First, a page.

After reaching the register and reading the bit about this being a "non-technical climb," I looked again after getting off the mountain and am surmising that the northwest ridge bordering the west face is the easiest route, as the angle of the ridge is less steep and the way is not blocked by large pinnacles. I have not yet tried this route, so I cannot attest to what it is like, but I'm thinking that this must be the scrambling route, given that the west face requires rappelling for a descent and the north, east, and south sides are guarded by completely vertical cliffs. Regardless, this route will probably still be a Class 4 climb, with exposure and some tricky down-climbing.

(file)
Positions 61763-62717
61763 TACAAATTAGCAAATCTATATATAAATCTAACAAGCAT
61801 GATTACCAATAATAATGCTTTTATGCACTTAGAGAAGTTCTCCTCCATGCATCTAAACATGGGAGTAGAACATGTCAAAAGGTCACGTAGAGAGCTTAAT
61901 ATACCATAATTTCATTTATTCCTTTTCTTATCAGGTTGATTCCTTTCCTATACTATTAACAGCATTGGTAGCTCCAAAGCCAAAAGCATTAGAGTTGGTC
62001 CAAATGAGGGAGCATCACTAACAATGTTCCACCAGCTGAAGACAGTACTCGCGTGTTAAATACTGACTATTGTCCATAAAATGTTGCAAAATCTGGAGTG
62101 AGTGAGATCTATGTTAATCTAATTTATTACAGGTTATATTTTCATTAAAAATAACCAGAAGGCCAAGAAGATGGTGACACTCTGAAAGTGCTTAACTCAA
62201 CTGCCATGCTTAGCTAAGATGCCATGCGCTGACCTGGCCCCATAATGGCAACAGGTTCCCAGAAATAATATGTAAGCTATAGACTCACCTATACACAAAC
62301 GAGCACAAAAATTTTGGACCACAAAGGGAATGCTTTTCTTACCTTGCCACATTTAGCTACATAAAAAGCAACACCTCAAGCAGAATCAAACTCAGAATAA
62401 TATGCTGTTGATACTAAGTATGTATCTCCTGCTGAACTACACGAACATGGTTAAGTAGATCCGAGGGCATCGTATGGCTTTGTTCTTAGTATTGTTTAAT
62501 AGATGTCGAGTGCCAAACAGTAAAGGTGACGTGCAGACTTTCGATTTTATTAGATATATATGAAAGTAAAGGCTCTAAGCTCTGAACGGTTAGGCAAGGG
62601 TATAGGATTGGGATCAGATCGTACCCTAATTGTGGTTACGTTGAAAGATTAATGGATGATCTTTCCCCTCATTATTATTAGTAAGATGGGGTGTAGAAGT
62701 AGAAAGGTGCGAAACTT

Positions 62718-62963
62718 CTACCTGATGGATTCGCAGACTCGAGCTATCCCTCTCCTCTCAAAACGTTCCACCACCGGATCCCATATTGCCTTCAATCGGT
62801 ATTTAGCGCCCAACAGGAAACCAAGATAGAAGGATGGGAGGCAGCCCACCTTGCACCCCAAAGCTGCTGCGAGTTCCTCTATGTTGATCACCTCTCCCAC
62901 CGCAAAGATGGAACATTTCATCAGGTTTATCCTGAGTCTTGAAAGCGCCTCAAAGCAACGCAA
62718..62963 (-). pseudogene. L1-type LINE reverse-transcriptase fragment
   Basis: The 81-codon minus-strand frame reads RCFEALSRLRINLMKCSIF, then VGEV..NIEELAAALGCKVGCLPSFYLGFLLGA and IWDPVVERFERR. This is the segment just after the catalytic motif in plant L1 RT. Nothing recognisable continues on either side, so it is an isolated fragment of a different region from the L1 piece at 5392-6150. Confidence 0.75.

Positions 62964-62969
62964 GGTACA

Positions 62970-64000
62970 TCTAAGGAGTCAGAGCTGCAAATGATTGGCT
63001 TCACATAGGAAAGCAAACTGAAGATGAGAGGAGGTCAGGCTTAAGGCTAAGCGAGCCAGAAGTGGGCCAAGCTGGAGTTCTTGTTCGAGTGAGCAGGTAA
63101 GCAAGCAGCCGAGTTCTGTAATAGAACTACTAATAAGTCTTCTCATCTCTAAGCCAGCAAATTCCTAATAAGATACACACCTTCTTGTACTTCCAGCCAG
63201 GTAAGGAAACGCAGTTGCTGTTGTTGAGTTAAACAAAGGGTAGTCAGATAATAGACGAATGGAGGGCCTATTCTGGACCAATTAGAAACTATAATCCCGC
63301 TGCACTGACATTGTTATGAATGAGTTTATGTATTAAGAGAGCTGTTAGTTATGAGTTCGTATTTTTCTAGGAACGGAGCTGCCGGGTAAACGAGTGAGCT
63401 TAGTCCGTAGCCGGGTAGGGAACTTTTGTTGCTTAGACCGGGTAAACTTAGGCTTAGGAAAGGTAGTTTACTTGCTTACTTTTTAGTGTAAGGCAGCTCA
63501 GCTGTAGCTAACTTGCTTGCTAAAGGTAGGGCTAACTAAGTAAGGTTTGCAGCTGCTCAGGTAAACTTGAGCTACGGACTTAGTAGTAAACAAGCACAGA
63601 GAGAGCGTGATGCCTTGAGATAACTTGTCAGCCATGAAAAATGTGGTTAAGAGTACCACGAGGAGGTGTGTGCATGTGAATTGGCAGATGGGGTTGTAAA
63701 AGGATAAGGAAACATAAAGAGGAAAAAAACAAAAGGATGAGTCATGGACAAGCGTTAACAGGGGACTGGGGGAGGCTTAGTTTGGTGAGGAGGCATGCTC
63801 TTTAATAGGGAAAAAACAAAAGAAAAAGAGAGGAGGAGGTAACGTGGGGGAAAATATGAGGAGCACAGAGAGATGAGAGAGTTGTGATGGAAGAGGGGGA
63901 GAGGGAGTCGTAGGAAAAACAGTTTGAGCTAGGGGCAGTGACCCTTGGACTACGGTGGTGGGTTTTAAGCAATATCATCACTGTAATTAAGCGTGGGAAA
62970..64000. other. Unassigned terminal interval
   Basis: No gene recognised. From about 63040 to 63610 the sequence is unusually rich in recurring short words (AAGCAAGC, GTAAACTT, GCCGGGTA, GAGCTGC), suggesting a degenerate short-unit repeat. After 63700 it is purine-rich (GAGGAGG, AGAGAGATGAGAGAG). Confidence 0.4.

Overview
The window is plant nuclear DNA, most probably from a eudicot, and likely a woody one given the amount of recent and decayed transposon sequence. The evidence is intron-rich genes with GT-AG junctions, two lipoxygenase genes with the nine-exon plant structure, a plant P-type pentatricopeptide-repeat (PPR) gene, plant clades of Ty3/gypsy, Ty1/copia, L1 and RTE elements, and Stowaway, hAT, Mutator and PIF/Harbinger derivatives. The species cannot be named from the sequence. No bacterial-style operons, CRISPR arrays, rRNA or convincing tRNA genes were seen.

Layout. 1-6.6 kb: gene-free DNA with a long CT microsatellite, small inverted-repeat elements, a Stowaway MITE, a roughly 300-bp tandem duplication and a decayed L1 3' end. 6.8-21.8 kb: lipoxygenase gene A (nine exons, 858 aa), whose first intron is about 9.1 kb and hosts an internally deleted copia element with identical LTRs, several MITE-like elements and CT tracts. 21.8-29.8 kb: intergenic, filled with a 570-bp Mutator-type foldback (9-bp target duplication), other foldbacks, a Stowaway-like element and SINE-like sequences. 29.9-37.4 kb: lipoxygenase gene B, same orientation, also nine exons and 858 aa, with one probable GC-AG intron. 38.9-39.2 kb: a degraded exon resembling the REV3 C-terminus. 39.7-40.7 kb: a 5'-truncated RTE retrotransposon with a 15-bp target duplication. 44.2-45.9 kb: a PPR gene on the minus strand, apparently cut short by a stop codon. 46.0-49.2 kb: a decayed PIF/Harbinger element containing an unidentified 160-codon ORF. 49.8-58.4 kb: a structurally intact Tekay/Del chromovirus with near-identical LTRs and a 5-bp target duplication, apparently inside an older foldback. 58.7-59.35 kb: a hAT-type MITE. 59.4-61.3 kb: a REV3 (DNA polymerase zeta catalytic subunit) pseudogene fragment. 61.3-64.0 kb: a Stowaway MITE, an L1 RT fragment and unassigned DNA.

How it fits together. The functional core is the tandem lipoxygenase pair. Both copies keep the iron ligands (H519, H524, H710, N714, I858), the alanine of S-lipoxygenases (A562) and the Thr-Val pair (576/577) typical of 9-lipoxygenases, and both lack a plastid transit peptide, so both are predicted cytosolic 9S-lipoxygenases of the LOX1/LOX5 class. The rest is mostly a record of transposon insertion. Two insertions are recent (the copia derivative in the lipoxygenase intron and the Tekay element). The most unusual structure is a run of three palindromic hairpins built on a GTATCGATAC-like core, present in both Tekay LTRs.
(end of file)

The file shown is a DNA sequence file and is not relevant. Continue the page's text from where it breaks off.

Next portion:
On April 18, Doug and I climbed a route on the west face just below the southwest ridge that we decided to call a "5th Class wander;" while the route was far from being a nice, aesthetic line, it got the job done in about 3 or 4 pitches of easy climbing with a few isolated 5.5 and 5.6 moves. The rock is a little loose in places, but it is generally pretty solid, offering limited options for protection, which is not really a big deal due to the frequent large ledges and easy climbing. The biggest challenge of climbing this face is keeping the rope from becoming entangled in the bushes that are found in the most awkward places - there are several spots where the rock climbing could be avoided in favor of negotiating scree while getting up close and very personal with the bushes, if that's your thing! The main goal of any of the numerous climbing possibilities on this part of the mountain is to reach to large bush-filled gully that reaches the ridge between two rock spires; there is a small cave under the north one that is a good spot to drop the gear for the remaining scramble to the top.